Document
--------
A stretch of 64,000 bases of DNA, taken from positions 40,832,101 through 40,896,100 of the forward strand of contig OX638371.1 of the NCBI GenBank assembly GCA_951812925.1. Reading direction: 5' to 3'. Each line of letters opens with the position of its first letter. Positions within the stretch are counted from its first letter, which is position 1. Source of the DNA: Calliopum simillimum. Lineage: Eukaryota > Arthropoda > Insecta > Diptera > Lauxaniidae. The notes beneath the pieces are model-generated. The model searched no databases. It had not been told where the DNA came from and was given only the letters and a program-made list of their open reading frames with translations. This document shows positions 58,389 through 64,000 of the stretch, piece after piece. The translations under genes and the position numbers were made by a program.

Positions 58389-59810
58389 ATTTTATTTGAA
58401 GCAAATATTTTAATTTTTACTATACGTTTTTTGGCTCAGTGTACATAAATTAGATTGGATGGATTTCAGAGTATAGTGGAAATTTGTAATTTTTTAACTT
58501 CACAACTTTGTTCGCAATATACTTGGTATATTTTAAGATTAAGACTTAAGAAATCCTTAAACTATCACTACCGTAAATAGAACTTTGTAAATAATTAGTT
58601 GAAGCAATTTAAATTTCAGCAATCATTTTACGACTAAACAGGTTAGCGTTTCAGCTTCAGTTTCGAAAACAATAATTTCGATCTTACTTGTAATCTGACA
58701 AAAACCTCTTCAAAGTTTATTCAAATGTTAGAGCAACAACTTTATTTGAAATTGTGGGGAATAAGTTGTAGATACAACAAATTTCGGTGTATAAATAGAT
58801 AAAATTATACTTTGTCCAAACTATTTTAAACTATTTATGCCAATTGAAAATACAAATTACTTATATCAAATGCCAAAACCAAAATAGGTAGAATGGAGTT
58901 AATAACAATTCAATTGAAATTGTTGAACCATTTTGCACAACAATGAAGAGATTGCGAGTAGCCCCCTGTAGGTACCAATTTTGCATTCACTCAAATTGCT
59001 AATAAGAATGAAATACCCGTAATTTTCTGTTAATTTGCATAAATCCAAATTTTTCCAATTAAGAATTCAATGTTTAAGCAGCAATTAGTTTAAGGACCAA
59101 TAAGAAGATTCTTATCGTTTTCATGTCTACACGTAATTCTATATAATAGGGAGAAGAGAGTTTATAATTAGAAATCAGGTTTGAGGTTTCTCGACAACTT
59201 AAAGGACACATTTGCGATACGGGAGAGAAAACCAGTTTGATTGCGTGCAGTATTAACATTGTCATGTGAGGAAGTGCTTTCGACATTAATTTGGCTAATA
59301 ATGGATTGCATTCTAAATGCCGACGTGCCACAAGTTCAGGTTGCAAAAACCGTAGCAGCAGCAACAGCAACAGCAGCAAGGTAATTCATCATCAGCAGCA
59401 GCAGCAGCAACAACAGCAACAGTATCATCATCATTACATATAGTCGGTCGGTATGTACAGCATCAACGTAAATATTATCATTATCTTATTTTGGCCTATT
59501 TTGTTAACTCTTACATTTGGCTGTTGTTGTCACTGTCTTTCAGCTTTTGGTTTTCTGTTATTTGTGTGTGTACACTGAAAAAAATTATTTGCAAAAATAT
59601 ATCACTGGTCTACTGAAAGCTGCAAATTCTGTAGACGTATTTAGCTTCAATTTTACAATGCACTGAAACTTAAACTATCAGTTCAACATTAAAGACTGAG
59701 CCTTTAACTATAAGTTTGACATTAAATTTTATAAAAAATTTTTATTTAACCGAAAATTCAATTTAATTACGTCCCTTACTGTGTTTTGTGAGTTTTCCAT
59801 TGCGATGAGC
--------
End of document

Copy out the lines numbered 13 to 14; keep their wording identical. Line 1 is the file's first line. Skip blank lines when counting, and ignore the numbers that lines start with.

59301 ATGGATTGCATTCTAAATGCCGACGTGCCACAAGTTCAGGTTGCAAAAACCGTAGCAGCAGCAACAGCAACAGCAGCAAGGTAATTCATCATCAGCAGCA
59401 GCAGCAGCAACAACAGCAACAGTATCATCATCATTACATATAGTCGGTCGGTATGTACAGCATCAACGTAAATATTATCATTATCTTATTTTGGCCTATT